TRULY HONORING THE VICTIMS OF SEPTEMBER 11
By Dick Meister
The thousands of office and professional workers who died in the
September 11 terrorist attacks, the hundreds of firefighters, policemen and
medical workers who died trying to rescue them, the pilots and flight
attendants and their passengers who were killed -- all naturally deserve
our honor, their families our sympathy and financial aid.
But neither should we overlook the janitors, window cleaners, dishwashers,
busboys, security guards, elevator starters and other low-wage service
employees who died in the attacks and the thousands who now face severe
Many who worked in the World Trade Center and nearby, living from
paycheck-to-paycheck, are unemployed, with few prospects of work in the
foreseeable future and no savings to help them and their families manage in
the meantime. Many have the added burden of being illegal immigrants who
fear that seeking government aid will subject them to deportation. Some
aren't even aware of what help may be available.
Don't forget, either, the many thousands of others being laid off from jobs
in the aviation industry, the many now-jobless hotel and restaurant workers
across the country, and the many others who were employed in the wide
variety of industries hit hard by the economic slowdown that's followed the
attacks. They also are in serious financial need.
The numbers are staggering. Total layoffs in the airline and related
industries alone are likely to reach 500,000 -- or more. In hotels and
restaurants, the total may very well be even higher, maybe twice that.
Some of those laid off are under union contracts that promise severance pay
and continuation of employer-paid health insurance and other benefits. But
those supposed guarantees are simply not being honored by some companies
that plead they are on the verge of bankruptcy or going out of business.
Congress and President Bush moved swiftly to provide relief for the airlines
that have taken the hardest economic hits. But nothing in the $15 billion
relief package was earmarked for aiding laid-off workers. The measure didn't
even require trimming the obscene seven-figure salaries of airline
Ignoring the needy workers was an "unconscionable, divisive and
economically irresponsible omission," as AFL-CIO President John Sweeney
Bush, under pressure from organized labor and its Democratic Party allies
and despite counter-pressure from his fellow Republicans, has since proposed
granting expanded unemployment and health insurance coverage to some
laid-off workers in the airline industry and others, as well as tax cuts for
lower income workers generally.
But as Sweeney and the Democrats note, the President's proposals are not
nearly enough to meet the need. Unemployment and health insurance coverage
must be expanded far beyond what Bush has proposed and tax cuts for workers
must go much deeper.
The AFL-CIO is putting its considerable political clout behind
Democratic-sponsored legislation that would grant laid-off workers at least
double the maximum 26 weeks of unemployment payments the government usually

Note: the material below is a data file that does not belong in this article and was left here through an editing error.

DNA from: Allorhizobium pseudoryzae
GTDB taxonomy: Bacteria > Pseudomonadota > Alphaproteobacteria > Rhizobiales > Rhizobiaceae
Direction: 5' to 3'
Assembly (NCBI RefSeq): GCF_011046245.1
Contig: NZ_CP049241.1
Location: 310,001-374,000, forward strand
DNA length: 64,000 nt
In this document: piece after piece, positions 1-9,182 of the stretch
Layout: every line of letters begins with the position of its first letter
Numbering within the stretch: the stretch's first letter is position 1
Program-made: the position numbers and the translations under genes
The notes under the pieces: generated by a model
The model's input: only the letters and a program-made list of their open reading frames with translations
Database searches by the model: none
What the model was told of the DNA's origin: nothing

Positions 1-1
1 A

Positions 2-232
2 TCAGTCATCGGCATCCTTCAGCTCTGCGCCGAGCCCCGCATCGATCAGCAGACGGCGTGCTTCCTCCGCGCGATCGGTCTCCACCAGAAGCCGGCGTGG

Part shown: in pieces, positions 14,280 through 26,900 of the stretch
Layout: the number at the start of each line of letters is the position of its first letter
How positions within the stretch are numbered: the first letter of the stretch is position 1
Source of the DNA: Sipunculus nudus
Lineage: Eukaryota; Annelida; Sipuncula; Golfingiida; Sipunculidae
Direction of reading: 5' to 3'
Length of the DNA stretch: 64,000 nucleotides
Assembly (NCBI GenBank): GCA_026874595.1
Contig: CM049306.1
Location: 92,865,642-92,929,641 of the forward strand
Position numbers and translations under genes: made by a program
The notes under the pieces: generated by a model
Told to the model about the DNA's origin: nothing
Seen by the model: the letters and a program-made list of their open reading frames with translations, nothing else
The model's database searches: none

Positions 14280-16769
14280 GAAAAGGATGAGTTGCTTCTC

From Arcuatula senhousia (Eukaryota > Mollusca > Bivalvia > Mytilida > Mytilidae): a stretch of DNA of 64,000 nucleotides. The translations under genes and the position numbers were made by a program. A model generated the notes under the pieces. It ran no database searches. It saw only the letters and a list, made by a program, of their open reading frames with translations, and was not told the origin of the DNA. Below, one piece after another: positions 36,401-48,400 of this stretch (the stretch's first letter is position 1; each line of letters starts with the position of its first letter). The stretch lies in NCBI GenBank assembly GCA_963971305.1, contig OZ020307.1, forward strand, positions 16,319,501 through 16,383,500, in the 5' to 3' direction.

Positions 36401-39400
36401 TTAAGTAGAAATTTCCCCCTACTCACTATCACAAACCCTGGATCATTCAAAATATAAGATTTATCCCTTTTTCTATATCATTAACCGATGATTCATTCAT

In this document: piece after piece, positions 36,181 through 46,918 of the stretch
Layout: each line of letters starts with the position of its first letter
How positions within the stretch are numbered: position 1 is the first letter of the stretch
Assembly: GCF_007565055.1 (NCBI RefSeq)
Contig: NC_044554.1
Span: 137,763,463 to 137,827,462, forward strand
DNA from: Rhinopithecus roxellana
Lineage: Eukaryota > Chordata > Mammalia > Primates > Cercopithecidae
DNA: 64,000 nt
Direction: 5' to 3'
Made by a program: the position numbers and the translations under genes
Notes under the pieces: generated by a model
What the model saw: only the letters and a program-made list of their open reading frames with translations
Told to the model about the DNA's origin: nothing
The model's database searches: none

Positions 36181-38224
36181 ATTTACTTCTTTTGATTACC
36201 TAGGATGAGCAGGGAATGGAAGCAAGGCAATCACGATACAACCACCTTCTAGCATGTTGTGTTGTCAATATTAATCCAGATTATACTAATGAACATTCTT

provides. The bills also would give laid-off aviation workers at least a
year of federally-financed health insurance, training if they needed it to
prepare for other jobs, and grants to help pay the relocation costs of those
who'd have to move in order to take available jobs.
Those are but stop-gap measures. The AFL-CIO also is developing a
long-range proposal for putting the badly lagging U.S. economy back on
Airline workers themselves have proposed through their unions a series of
measures that would greatly enhance airline safety.
In the meantime, unions in all fields have been collecting hundreds of
thousands of dollars nationwide for relief funds allocated to distressed
workers and their families.
Organized labor certainly has the right to a big voice in post-attack
planning. Members of more than a dozen white collar and blue collar unions
died in the attacks, more than 300 members of the Firefighters Union alone.
Thousands of union volunteers from New York and several other states,
joined firefighters and policemen in rescue operations. Among them were
construction workers who belonged to the unions whose members helped build
the World Trade Center. Teamster Union volunteers who trucked in food,
communications equipment and other needed supplies. Psychologist members of
the Teachers Union who helped victims' families and others cope with
swirling emotions. Members of dozens of other unions who fanned out across
New York City and Washington, D.C., soliciting relief funds and collecting
food and clothing for surviving victims. The union response was
It was important, too, that AFL-CIO President Sweeney cautioned his 13
million members -- and everyone else -- to "remember that this was an act of
terrorists, not an Arab attack, and reject anti-Arab retaliation or
But Sweeney's most important task, the primary task of organized labor,
remains strengthening the economic and social position of the American
worker. That is the only way to truly meet the needs of the many workers
who've suffered from terrorism, the only way to truly meet the needs of us
Copyright Dick Meister, a freelance columnist in San Francisco who has
covered labor issues for four decades as a reporter, editor and commentator.